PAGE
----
By Adam Baker/News editor
Daniel Ellsberg, the man who released the Pentagon Papers in 1971, doesn’t really know what to call himself.When Ellsberg came to campus this past Thursday as part of the year-long Chautauqua Lecture Series, Bruce MacLaren, series director, suggested the title of “truth-teller.”
Ellsberg agreed it was better than the common name “whistle-blower,” but said “truth-teller” did not completely tell his story.
Then MacLaren said they came up with “unauthorized truth-teller.”
When Ellsberg, 72, took the stage Thursday night in the Student Services Building Auditorium, he told the crowd of more than 300 people his wife particularly disliked the term “leaker.”
“She says it makes me sound incontinent,” he said with a smile.
Ellsberg added while he was in Germany to accept an award he discovered the country had no term for whistle-blower.
When he asked for the closest equivalent, he got two words. One translated to traitor and another to tattletale, he said.
Thursday a member of the audience later stood up and told Ellsberg the title fitting him best was “patriot.”
During his lecture Thursday, Ellsberg drew many comparisons between the war in Vietnam, the time he released the Pentagon Papers, and the current war in Iraq.
“Vietnam would have been avoided if the truth had been told,” he said. “The biggest lie of this year is that the war against Iraq is connected to the war against terror.”
Ellsberg called the situation in Iraq a mistake and forecasted another four years of President George Bush would be “unusually awful.”
“We will not pacify Iraq,” he said. “I believe it is the intentions of this administration to keep control of (Iraq).”
MacLaren said Monday these comparisons were engaging.
“I was fascinated by the parallels between the end period of the Vietnam War and the activities (that) surround the second Iraq war,” MacLaren said. “His grasp, both of details 40 years ago and what is happening now, was also impressive.”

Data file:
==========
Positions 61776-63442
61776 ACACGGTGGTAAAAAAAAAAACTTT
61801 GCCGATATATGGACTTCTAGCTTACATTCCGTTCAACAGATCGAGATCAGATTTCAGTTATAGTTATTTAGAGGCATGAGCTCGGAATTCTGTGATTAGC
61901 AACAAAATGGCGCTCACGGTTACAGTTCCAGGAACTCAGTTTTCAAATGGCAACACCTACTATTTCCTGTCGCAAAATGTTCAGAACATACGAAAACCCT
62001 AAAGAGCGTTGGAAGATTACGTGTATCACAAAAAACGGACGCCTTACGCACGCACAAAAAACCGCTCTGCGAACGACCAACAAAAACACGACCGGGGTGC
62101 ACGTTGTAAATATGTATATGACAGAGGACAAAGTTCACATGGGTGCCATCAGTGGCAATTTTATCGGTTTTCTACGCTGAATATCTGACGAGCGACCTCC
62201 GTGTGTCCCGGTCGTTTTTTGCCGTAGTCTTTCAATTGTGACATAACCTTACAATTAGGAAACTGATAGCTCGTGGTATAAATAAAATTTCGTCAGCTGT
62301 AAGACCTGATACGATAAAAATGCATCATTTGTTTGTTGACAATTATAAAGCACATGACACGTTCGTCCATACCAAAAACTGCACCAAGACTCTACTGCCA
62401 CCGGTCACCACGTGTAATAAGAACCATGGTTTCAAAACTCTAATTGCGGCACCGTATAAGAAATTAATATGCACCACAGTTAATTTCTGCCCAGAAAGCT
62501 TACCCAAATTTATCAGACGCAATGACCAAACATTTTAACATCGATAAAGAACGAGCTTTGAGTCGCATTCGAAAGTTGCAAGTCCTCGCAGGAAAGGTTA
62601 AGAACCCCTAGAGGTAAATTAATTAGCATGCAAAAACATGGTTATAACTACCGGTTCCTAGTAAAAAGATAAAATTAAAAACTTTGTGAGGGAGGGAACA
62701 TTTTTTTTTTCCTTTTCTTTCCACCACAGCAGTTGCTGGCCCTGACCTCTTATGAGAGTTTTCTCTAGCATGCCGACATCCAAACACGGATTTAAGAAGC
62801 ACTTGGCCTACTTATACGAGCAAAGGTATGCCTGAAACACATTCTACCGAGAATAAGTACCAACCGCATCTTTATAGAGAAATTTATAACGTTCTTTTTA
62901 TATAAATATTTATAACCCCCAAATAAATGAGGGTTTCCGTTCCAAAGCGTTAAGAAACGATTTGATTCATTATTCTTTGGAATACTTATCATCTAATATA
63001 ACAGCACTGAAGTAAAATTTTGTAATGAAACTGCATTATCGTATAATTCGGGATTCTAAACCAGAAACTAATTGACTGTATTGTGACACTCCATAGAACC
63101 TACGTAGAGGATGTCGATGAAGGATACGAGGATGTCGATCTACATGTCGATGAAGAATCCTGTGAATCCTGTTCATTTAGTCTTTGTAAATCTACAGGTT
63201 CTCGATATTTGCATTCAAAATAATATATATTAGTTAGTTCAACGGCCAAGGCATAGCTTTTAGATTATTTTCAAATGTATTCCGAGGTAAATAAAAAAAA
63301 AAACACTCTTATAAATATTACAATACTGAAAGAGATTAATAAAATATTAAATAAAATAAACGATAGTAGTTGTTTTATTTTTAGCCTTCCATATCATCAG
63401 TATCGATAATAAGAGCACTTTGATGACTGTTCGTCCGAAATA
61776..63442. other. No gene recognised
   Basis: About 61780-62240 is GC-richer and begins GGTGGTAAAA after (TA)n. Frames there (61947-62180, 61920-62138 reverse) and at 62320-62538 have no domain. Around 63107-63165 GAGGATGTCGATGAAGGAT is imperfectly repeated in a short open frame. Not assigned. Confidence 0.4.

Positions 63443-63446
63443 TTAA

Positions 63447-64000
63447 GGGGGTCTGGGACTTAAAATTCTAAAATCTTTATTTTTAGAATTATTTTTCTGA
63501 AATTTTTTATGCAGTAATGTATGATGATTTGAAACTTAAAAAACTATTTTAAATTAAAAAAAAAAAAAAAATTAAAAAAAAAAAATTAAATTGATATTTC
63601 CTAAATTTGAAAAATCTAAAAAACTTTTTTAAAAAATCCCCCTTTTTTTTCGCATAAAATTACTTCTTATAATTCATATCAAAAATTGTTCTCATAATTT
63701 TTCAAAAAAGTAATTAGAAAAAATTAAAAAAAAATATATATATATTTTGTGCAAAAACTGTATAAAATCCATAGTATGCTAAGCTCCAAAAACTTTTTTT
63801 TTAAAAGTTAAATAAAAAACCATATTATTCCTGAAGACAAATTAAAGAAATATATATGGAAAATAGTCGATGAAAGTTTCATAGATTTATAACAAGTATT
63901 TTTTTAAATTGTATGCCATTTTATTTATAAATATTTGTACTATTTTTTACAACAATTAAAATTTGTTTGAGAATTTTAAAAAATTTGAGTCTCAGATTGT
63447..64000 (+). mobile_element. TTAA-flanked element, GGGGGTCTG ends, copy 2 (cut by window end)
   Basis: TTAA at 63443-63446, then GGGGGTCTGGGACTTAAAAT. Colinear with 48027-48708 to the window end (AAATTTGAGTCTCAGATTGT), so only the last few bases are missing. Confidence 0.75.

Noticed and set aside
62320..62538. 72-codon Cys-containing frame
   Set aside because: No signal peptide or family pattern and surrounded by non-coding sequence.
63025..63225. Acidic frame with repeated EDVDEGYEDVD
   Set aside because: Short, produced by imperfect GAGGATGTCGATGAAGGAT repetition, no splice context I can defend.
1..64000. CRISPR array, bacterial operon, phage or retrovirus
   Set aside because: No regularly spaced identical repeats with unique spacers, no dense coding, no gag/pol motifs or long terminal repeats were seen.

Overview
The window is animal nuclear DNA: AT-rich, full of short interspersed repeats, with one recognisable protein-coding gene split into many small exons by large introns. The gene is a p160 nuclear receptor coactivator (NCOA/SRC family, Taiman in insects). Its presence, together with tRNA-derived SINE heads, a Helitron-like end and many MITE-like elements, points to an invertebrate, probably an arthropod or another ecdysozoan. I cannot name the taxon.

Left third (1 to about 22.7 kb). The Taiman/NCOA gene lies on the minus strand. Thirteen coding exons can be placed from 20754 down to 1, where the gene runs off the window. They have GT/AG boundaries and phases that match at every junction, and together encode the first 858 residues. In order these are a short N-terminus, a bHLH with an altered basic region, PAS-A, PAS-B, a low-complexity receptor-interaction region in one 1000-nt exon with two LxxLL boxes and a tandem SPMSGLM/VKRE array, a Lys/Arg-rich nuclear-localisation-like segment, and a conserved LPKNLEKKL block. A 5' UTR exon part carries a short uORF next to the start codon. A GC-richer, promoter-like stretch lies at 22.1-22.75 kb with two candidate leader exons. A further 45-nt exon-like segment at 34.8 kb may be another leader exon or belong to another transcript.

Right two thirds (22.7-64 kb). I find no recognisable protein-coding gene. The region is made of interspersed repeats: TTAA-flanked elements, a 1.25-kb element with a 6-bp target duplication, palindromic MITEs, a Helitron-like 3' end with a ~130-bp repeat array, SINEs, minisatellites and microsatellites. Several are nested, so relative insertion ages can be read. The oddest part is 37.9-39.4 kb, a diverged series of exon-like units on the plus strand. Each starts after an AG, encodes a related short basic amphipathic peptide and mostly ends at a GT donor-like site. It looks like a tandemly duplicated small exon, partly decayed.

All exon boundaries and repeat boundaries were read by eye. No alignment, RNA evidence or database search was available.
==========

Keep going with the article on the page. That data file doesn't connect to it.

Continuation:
Ellsberg became known to most Americans in the late-1960s and early-1970s when he photocopied a 7,000-page study, known as the Pentagon Papers, and gave it to the Senate Foreign Relations Committee. The report, also sent to The New York Times and 18 other newspapers, outlined government secrets regarding U.S. involvement in Vietnam.
Following the document’s release, Ellsberg faced 115 years behind bars. The charges, however, were dismissed in 1973 on grounds of governmental misconduct against him.
The documents led to the convictions of several White House aides and the impeachment proceedings against President Richard Nixon, according to Ellsberg’s Web site.
Dawn Smith, a freshman education major from Hamilton, Ohio, attended the lecture and called Ellsberg “one of the most influential men in history.”
“I think he really is a patriot, not a traitor as some would say,” she said. “He protected us as citizens.”
Chris Jacques, a junior history major from Sydney, Australia, had never heard of Ellsberg before.
“I just really enjoyed it – it was really informative coming from a perspective that I don’t know much about as most Americans,” he said.
Lt. Col. Brett Morris, chair of the department of military science and former Chautauqua lecturer, said he respects and appreciates Ellsberg and his actions, but said his talk was “a little partisan.”
“I think when we’re at war … I would hope that we would always believe that our elected leaders are at first trying to do the right things instead of at first accepting all the conspiracy theories and ideas,” he said. “He has his rights to his opinions as a lecturer, I just wish he had come and delivered the facts and talked about his experiences.”
Malcolm Pratt, chair of the department of earth sciences, said Ellsberg was careful in his criticism of the current administration.
“I think what gave his statements so much power is that he is a veteran of serving both Republican and Democratic administrations,” he said. “His message is definitely anti-war, and yet he has been a Marine and been in combat. He was very careful to say he didn’t think that the folks in the administration right now are not patriotic, he just doesn’t think they’re making appropriate decisions.”
No matter how diverse the crowds’ opinions about Ellsberg may have been, his lecture concluded with a standing ovation from the audience.
“In over 50 lectures his was the only standing ovation,” MacLaren said. “I remain convinced the people love the truth, deserve the truth and ought to be given the truth.”
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